A Work in Progress
by Captain Elizabeth Hayward
KIGALI is the capital of Rwanda. Its boulevards are wide and its buildings in the centre of the city elegant, showing clearly the influence of the French and Belgian colonialists. Away from the capital, the valleys seem fertile and the small village communities are neat and attractive, their compact farming plots fringed with borders of flowers.
Yet if you ask a person what they associate with Rwanda they will almost inevitably say ‘genocide’ – genocide as one clan group tried to eradicate another: communities fractured and destroyed; neighbour against neighbour, atrocity upon atrocity. The Genocide Memorial Museum in Kigali is witness to Rwanda’s troubled history. A visit is a sad and sobering experience as Rwanda’s past is contextualised with others in the world – Nazi Germany and Cambodia among them.
The pink-suited prisoners working in the fields are testament to the system of justice and reconciliation through community courts which Rwanda has instituted and through which the country is seeking to be at peace with its history.
Many people, of course, fled that genocide. Across the borders into the neighbouring countries of Tanzania, Burundi and the Democratic Republic of Congo thousands fled, taking with them very little. They established communities in foreign lands.
The 1994 Rwanda genocide was hugely significant in the evolution of humanitarian emergency response. The huge societal changes of the 1980s and ’90s had their influence too as the Cold War came to an end and the Berlin Wall was breached. Humanitarian agencies found that they were responding to an increasingly volatile world and in increasingly less secure situations.
They were in the media spotlight and held accountable to the public worldwide for their actions. In many ways the genocide was the catalyst of these changes. All major agencies responded to Rwanda and, almost for the first time, The Salvation Army was among them.
I recall sitting in the gallery of Westminster Central Hall in London as General Paul Rader prayed for the small group of UK officers who were going to Rwanda to head up the Army’s emergency response.
The international agencies’ experience in Rwanda led them to conclude that, in many ways, they were culpable for their lack of coordination and poor accountability. Arising from their determination to improve, The Sphere Project is a collaboration among all major humanitarian non-governmental organisations, the International Federation of the Red Cross and the Red Crescent and United Nations agencies.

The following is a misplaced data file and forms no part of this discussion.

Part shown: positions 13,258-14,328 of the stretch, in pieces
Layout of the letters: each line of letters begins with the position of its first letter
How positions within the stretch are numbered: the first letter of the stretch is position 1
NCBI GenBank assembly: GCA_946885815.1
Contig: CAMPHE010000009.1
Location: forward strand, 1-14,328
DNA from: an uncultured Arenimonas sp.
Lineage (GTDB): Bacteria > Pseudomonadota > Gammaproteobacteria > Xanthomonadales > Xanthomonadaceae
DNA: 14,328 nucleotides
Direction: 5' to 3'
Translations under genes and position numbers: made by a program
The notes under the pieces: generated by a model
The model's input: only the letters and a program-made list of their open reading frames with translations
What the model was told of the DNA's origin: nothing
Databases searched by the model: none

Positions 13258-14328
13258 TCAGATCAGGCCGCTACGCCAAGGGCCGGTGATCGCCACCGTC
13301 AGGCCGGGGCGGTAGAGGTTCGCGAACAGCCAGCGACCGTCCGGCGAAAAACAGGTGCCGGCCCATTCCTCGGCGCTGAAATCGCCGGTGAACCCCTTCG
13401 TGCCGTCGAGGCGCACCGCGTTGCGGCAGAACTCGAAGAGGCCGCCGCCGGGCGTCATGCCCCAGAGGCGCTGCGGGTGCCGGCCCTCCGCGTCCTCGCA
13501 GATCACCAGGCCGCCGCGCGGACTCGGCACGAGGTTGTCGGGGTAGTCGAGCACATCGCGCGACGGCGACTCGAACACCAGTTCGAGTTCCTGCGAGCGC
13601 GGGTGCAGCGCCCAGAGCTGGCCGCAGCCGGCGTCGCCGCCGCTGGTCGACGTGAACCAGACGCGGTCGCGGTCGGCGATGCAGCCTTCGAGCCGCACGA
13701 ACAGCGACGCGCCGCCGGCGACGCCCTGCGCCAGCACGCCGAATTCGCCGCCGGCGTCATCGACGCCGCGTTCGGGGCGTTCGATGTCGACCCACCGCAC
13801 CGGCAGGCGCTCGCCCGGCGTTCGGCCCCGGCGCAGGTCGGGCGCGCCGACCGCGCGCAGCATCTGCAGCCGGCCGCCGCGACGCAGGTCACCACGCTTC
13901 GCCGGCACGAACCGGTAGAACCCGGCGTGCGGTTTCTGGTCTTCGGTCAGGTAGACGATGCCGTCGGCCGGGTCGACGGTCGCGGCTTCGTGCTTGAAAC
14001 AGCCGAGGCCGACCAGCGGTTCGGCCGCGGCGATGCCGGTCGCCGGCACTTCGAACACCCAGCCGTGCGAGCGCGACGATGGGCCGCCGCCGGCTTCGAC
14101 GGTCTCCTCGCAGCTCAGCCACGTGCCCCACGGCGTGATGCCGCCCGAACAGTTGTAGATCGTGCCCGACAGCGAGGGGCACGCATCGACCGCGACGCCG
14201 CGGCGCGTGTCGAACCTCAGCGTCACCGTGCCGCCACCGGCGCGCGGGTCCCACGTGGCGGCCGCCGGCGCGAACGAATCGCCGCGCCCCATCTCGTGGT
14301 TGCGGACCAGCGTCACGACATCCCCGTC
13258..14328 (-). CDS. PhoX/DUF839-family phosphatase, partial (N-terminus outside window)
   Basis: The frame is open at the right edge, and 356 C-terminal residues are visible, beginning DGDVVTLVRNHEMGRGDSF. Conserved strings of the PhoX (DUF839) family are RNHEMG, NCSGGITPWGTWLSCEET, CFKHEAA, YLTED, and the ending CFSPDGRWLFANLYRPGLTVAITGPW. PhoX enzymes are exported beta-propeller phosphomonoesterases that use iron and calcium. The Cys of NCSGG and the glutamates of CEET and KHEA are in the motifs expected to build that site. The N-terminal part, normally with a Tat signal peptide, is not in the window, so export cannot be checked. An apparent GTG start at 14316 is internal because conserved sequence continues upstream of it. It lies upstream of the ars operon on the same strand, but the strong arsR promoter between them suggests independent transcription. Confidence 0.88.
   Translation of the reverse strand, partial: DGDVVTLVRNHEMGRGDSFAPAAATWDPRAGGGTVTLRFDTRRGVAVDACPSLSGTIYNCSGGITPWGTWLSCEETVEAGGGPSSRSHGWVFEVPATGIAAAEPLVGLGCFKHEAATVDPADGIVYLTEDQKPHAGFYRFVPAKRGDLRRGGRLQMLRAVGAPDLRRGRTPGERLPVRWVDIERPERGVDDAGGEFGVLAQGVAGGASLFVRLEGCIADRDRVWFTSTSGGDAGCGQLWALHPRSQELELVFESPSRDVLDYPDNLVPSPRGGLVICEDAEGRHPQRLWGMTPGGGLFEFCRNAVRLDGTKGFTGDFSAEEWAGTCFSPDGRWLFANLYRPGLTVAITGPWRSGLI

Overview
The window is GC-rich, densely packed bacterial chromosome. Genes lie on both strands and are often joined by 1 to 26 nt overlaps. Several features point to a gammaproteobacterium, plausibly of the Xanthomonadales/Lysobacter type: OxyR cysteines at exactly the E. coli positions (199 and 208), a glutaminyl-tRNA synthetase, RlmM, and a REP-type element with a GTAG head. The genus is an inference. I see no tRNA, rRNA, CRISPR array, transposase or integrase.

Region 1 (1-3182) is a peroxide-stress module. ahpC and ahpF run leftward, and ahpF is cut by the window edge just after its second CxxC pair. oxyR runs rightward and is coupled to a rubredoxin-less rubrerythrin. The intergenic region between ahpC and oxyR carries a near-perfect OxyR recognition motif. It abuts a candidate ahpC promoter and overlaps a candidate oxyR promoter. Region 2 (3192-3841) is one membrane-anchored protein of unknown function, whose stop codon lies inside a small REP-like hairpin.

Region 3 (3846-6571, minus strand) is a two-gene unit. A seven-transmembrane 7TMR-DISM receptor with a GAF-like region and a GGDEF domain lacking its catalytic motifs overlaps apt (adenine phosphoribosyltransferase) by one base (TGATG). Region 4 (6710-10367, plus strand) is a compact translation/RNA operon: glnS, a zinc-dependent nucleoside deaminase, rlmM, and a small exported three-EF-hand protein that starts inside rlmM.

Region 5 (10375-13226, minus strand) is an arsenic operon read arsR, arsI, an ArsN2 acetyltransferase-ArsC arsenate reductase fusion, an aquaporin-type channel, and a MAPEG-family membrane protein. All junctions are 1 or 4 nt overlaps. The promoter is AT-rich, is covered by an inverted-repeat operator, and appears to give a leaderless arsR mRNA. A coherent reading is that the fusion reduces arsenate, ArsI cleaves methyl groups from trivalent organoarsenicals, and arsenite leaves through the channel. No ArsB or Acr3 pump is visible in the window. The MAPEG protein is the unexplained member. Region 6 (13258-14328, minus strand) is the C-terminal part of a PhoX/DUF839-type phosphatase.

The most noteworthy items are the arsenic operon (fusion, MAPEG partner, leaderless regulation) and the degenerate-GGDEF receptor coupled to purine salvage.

|Returning villagers and Salvation Army workers build the foundations of a new house|
|Captain Elizabeth Hayward with local children in Rwanda|
|A Salvation Army officer tries out the new water pump in Gituro|
It seeks to outline the ethical principles which humanitarian responding agencies share as their basis for coordination and to define minimum standards in disaster response. It articulates a Code of Conduct of 10 principles to which The Salvation Army was signatory under General Rader in 1997. As from May 2008 The Salvation Army will be a member of the Board of The Sphere Project.
The international Salvation Army’s emergency response was hugely significant in Rwanda for the contacts it made became the basis for the Movement to open fire there, setting up permanent work as a result of its emergency response. The thriving Salvation Army corps (church) in Kayenzi is witness to it.
In 2006 International Emergency Services went back to Rwanda. Rwandese people were returning across the borders in their thousands, among them a small community of 70 families going ‘home’ from Tanzania to Gituro. They returned with little except a commitment to their community forged in their shared Christian faith.
The Salvation Army provided a water pump for Gituro and Oxfam gave training for the community in how to maintain and manage its use. The pump enables the people to cook and clean and to irrigate crops. What was just scrub now flourishes with maize and other crops as far as the eye can see.
Each family now has a toilet and so sickness has decreased. This then has the knock-on effects that less money is needed for medical treatment and the people are strong enough to work. A community hall has been built and there are plans for a medical clinic and pre-school classes to be held there.
It will also become the corps hall as the community asked The Salvation Army to provide a pastor and the first corps officer was appointed to Gituro in 2007.
Each family has manufactured 2,000 bricks of mud and straw for its own house and they are almost all built – roofing sheets and doors, windows and floors reflect the return of a community to normality.
Eto is about seven years old. When I visited Gituro she walked with me around the village. She liked the smell of my hand cream and the tick of my watch. Because of The Salvation Army’s emergency services Eto’s family has a house and a toilet. Her parents grow crops and have access to water for their needs.
The community in Gituro has been transformed.
Captain Elizabeth Hayward is Field Operations and Training Officer for The Salvation Army’s International Emergency Services